Here at SOFREP, we do a lot of talking about gear, training, and general preparedness. Pulling from our military, professional, and hobbyist backgrounds with firearms, we do our best to relate our experiences to you in an approachable way, and often, those experiences suggest that training, not equipment, is what will save your life in a bad situation. If you’re not a capable shooter, the best optics in the world won’t save you. If you’re not safe and responsible in how you use your firearms, it doesn’t matter how much you spent on them.
Good gear, in most cases, is only there to make your life a bit easier, not to compensate for a lack of range time or a technical deficiency but it’s important to note that while good quality gear may not make you a better shooter, bad gear can potentially make you a dead one.
A U.S. Navy veteran was killed in Portland, Oregon on Monday by Portland State University campus police officers. Jason Erik Washington had a permit to carry his weapon, but as he attempted to break up a fight outside a bar, the pistol slipped from its holster and fell to the ground. As Washington attempted to recover it, police closed in, firing their service weapons and killing Washington in the ordeal. Details regarding the incident remain sparse, and I’d like to avoid offering my own conjecture as to exactly what went wrong, but at first glance it isn’t difficult to see how police could make such a mistake.
As they approach the scene of a fight that seemingly involves multiple parties outside of a bar, they hear someone nearby shout, “Gun!” (as witnesses reported occurring as the pistol fell). They closed in to find a man in the thick of the scuffle, pistol in hand — so they shot him. In those circumstances, with fractions of a second to make a life or death decision, those officers decided that, in their minds, may have saved lives. Unfortunately, that wasn’t the case.
“He was a veteran who fought for our country,” Mohammed Tuffa, one of the men involved in the fight said after the fact. “Pepper spray could have broken everybody out. Everybody would have been on the ground crying.”
Now, as a worthy debate rages within the Portland community about if campus law enforcement should be armed, and further, whether or not their use of deadly force was appropriate for the circumstances, the rest of the firearm carrying community will certainly have strong opinions to match — but that won’t bring Washington back, nor will it reduce the chances that you could find yourself in the same terrible circumstances. We, out here in the rest of the world, need to look to these incidents for actionable lessons we can incorporate into our own lives or use to inform our positions on local policies and laws. From my desk in Georgia, I have little influence on how the law is written in Oregon, but my awareness can inform the way I vote and discuss local debates about similar policies and personally, it makes me stop and think about how I carry my firearm, and how I carry myself at the same time.
Whether you’re a break dancing idiot of an FBI agent, a legal carrier trying to do the right thing, or the moron that lost a pistol from the holster in a couch at Ikea, only to be found and fired by a six-year-old hours later in Indiana — it seems that the number of incidents relating directly firearm retention are on the rise around the country. As I’ve written about in the past, owning firearms may be a right per our Constitution, but carrying them is a responsibility. If you carry a firearm around people, irresponsible behavior puts lives at risk — and the margin for error is non-existent.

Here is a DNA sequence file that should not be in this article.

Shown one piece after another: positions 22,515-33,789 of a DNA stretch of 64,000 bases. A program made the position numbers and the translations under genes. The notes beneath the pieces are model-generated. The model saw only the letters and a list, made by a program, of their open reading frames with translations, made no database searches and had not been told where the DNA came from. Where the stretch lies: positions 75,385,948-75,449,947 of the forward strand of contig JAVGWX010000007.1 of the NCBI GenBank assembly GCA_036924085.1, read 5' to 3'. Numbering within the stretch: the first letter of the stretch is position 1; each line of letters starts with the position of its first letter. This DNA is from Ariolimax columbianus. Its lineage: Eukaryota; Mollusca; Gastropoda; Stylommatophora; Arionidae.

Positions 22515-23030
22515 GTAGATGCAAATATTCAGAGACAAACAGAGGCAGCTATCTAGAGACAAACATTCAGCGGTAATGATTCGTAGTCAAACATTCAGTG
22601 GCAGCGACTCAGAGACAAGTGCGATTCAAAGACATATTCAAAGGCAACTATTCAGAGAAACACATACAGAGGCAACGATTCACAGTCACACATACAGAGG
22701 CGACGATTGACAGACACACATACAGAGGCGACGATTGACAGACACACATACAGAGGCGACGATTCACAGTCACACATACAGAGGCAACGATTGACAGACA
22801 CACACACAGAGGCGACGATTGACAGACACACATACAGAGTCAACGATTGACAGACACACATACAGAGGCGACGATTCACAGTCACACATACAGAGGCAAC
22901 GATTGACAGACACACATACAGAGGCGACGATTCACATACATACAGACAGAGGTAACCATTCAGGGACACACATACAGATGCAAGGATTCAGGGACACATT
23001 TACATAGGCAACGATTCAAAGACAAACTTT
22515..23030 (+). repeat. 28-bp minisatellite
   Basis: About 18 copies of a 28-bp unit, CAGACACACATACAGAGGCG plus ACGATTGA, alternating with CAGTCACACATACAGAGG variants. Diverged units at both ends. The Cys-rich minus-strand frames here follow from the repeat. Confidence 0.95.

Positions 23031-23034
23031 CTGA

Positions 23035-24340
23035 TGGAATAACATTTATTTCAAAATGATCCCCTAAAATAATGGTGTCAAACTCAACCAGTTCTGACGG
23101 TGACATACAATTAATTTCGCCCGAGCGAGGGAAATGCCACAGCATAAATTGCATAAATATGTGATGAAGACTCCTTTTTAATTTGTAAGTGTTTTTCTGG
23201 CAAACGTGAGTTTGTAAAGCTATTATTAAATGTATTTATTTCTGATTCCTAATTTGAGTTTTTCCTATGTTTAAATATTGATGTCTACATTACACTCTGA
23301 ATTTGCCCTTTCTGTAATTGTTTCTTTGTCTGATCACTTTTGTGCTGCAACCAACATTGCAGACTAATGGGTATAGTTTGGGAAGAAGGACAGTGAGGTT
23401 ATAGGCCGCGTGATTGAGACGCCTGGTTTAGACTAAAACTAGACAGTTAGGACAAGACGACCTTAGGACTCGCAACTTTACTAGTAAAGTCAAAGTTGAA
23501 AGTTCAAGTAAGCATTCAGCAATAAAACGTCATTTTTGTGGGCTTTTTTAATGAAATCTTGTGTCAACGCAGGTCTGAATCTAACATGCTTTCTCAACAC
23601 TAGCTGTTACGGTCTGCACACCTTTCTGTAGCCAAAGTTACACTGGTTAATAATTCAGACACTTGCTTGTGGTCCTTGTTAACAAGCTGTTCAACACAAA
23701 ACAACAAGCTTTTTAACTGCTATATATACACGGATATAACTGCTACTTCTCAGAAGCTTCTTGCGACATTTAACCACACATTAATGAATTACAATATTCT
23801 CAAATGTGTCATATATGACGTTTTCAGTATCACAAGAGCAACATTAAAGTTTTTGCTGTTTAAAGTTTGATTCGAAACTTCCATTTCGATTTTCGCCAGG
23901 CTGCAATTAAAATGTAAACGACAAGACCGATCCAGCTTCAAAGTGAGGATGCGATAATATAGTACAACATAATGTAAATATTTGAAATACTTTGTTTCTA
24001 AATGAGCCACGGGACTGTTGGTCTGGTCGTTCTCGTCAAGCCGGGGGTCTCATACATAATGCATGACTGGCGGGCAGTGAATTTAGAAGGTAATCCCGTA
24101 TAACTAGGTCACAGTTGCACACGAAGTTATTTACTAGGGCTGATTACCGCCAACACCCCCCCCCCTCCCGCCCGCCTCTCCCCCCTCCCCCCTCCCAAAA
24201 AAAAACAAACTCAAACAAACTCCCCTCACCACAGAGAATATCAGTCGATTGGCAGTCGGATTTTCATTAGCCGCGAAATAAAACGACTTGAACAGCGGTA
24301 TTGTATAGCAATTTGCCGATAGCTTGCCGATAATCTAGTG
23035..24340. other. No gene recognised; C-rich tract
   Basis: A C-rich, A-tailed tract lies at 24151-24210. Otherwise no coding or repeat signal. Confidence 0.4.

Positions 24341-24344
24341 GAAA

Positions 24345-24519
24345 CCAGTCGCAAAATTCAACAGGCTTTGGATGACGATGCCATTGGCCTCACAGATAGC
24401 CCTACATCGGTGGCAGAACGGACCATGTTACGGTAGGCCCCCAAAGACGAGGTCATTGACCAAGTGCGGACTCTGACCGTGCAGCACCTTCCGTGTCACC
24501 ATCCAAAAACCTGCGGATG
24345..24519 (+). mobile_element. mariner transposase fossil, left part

One mistake and someone could be dead. In the case of Jason Erik Washington, that one mistake appears to have cost him his own life.
Cheap holsters can be awfully tempting (and hell, some inexpensive holsters are great) but there’s more to choosing a holster than comfort and cost. During what we tend to call the accession pipeline for the Marine Corps (the first year of initial training in which you attend boot camp, combat training, and MOS schools) there is as much emphasis placed on firearm retention as there is on shooting them in the first place. I had already gone through several courses aimed at keeping a pistol in its holster with opponents attempting to take it before I was ever even issued a sidearm. There’s a reason for that: a weapon is only of use when you have it under control.
There are lots of holster styles to choose from, some rely on friction retention, others have buttons or Velcro straps, and so forth. It’s important that you train to suit your everyday holster (a Blackhawk Serpa uses a button release that could lead to a negligent discharge if you use poor finger discipline, whereas a friction retention holster will slide out more easily), but it’s also important that you choose a holster based on your circumstances, environment, and skill level. Finding a balance between quick access and ensuring your weapon is secure may take a bit of time and effort – but then, carrying a firearm was always supposed to be coupled with training to become competent with it.
I don’t know what kind of holster Washington was wearing, but it seems likely that, had that pistol not fallen from it, he might still be alive today. Keep that in mind as you take a second glance at your own rig, and think about what you could be doing to help ensure you’re not in the next headline about dropped pistols and the tragic ramifications of a mistake.
The life you save may be your own.
Image courtesy of the author
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